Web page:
Evaluation Metrics for Machine Learning Models

Featuring Clustering and Ranking!

4 months ago   •   9 min read

By Samhita Alla
Table of contents

The first part of this series covered regression and classification evaluation metrics. Here in the part two, let's try and understand the clustering and ranking evaluation metrics.

Evaluation Metrics for Clustering

To find similarities between data points that have no associated class labels, clustering can be used. It divides the data points into multiple clusters such that data points within the same cluster are more similar to each other than the data points within other clusters.

Clustering, being an unsupervised learning technique, doesn’t itself provide a reasonable way to determine the veracity of models. To ameliorate this problem, several approaches have been developed. These techniques include1:

  • Internal Evaluation: Internal evaluation is based on the data that is clustered, which includes computing the inter- and intra-cluster distances. The best score is assigned to a model if there is a high similarity within the inter-cluster points and a low similarity between intra-cluster points.
  • External Evaluation: External evaluation is based on data not used for clustering, which could include external benchmarks.
  • Manual Evaluation: Manual evaluation is done by a human expert.

Let’s now look at a few internal and external evaluation metrics. For worked examples of the different evaluation metrics below, you can follow along in this Gradient Notebook by forking it, or look at it directly on Github.

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Silhouette Coefficient

The silhouette coefficient (internal evaluation technique) is calculated for each data point using mean intra-cluster distance and mean inter-cluster distance.

\[ silhouette\, coefficient = \frac{b-a}{max(a,b)} \]

\( a \) = mean distance between the current data point and all other data points in the same cluster.

\( b \) = mean distance between the current data point and all other data points in the next nearest cluster.

The silhouette coefficient varies between -1 to 1, with -1 indicating that the data point isn’t assigned to the right cluster, 0 indicating that the clusters are overlapping, and 1 indicating that the cluster is dense and well-separated (this is thus the desirable value).

The closer the value is to 1, the better the clustering method.

Dunn Index

Dunn Index (internal evaluation technique) is useful to identify sets of clusters that are compact and have small variance between the members of the cluster.

\[ Dunn\, Index = \frac{\underset{1 \leq i \lt j \leq c}{min} \delta(x_i, y_j)}{\underset{1 \leq k \leq c}{max} \Delta(x_k)} \]

  • \( \delta(x_i, y_j) \) is the inter-cluster distance, i.e., the distance between \( x_i \) and \( x_j \). Internally, it involves computing the distance between every data point in the two clusters. We will have to use the minimum of these distances as the inter-cluster separation.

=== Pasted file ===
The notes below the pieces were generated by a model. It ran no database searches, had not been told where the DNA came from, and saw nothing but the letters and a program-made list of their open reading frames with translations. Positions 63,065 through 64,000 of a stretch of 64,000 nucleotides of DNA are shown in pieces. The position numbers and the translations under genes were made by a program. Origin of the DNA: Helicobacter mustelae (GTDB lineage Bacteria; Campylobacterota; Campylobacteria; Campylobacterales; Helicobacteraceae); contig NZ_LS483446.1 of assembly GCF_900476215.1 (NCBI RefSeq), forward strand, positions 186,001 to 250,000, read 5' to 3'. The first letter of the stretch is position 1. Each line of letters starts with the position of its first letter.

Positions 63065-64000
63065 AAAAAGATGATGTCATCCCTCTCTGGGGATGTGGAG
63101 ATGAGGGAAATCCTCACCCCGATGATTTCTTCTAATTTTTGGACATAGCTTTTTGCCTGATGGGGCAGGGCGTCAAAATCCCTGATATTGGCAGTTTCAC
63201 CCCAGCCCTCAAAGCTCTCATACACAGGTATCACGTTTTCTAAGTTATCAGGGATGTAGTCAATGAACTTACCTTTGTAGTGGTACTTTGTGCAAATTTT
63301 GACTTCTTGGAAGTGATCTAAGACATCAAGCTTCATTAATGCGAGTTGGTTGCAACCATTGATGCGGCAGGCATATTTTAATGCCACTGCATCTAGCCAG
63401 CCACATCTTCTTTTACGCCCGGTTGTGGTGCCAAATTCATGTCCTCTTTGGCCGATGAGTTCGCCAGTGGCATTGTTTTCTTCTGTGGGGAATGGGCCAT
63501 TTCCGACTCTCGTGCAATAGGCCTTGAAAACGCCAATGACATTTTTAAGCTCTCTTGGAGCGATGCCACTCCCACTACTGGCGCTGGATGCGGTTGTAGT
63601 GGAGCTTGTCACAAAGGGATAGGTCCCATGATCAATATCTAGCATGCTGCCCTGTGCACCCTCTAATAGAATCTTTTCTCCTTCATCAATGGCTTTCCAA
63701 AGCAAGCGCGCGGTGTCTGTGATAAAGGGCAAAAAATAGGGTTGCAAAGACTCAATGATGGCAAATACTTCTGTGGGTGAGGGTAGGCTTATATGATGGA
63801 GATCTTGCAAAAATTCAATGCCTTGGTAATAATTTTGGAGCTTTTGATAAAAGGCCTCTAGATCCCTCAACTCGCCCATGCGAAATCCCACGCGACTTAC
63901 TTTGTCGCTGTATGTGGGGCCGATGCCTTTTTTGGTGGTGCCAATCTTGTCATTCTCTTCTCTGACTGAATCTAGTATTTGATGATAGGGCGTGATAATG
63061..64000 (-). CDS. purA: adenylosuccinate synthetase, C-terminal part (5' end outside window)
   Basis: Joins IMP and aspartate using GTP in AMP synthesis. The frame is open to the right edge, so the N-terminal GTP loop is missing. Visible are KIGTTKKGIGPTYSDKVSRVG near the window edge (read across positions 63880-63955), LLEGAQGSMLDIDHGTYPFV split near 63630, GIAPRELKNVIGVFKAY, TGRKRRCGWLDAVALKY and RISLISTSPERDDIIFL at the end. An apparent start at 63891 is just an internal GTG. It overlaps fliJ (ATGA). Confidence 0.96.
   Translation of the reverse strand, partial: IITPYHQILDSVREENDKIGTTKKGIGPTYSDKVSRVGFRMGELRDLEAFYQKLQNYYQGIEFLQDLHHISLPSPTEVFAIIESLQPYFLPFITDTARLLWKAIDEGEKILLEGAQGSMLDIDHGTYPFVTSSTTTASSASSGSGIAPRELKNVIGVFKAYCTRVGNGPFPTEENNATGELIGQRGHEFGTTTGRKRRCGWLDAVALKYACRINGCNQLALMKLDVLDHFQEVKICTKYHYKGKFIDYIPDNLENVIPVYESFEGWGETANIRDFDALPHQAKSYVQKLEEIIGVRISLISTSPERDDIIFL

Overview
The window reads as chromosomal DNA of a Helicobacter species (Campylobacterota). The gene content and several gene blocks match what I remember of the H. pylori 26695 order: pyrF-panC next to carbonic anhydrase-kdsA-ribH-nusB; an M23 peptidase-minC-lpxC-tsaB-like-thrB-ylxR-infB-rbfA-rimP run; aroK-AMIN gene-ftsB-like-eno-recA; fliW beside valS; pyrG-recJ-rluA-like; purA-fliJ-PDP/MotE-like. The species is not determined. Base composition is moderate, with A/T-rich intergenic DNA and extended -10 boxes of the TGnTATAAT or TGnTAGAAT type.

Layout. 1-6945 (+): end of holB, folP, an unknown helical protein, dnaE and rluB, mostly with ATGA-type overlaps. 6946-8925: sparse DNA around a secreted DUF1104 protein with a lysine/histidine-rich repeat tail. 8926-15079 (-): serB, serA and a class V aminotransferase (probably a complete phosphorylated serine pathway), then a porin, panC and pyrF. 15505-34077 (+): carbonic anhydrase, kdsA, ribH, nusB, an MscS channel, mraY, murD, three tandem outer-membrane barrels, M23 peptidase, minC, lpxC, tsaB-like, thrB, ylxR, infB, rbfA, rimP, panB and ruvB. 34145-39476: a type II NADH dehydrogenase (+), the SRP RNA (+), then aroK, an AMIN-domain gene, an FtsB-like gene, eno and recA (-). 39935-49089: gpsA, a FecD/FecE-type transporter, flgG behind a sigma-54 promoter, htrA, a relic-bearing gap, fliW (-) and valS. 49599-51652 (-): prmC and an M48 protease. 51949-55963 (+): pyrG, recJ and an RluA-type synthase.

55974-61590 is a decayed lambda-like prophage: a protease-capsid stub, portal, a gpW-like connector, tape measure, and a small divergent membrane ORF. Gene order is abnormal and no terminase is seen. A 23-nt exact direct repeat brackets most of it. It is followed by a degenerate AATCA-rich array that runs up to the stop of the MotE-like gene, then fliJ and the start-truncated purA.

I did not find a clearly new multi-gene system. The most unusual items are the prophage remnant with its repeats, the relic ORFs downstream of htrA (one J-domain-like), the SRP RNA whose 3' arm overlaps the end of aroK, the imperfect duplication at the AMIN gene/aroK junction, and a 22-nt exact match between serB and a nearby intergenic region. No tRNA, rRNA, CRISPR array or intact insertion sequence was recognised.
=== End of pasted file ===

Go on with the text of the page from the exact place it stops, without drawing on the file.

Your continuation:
• \( \Delta_k \) is the intra-cluster distance of cluster \( x_k \), i.e., the distance within the cluster \( x_k \), which involves computing the distance between every data point to every other data point in the same cluster. We will have to consider the maximum of these distances as the intra-cluster separation.

The higher the Dunn index, the better the clustering model.

Davies-Bouldin Index

Davies-Bouldin Index (internal evaluation technique) can be calculated as follows:

\[ Davies-Bouldin\, Index = \frac{1}{c} \sum_{i=1}^{c} \underset{j \neq i}{max} \frac{\sigma_i + \sigma_j}{d(c_i, c_j)} \]

where \( c \) is the number of clusters, \( c_i \) is the centroid of cluster \( i \) , \( d(c_i, c_j) \) is the distance between centroids of two clusters, and \( \sigma_i \) is the average distance of all data points in cluster \( i \) to \( c_i \).

Models that give low intra-cluster distances and high inter-cluster distances (desired metrics!) output a low Davies-Bouldin Index.

Thus, the lower the Davis-Bouldin Index, the better the model.

Calinski-Harabasz Index

Calinski-Harabasz Index (also called variance ratio criterion) (internal evaluation technique) is the ratio between between-cluster dispersion and within-cluster dispersion for all clusters.

\[ CHI = \frac{trace(B_c)}{trace(W_c)} * \frac{n_E - c}{c - 1} \]


\( c \) is the number of clusters,

\( n_E \) is the size of the dataset \( E \),

\( trace(B_c) \) is the trace of between-cluster (inter-cluster) dispersion matrix,

and \( trace(W_c) \) is the trace of within-cluster (intra-cluster) dispersion matrix.

\( W_c \) and \( B_c \) are defined as follows:

\[ W_c = \sum_{i=1}^{c} \sum_{j=1}^{C_i} (x_j - c_i)(x_j - c_i)^T \]

\[ B_c = \sum_{i=1}^{c} n_i (c_i - c_E)(c_i - c_E)^T\]

where \( c \) is the number of clusters, \( C_i \) is the set of data points in cluster \( i\), \( x_j \) is the data point, \( c_i \) is the centroid of cluster \( i \),  \( n_i \) is the number of points in cluster \( i \), and \( c_E \) is the global centroid of data \( E \).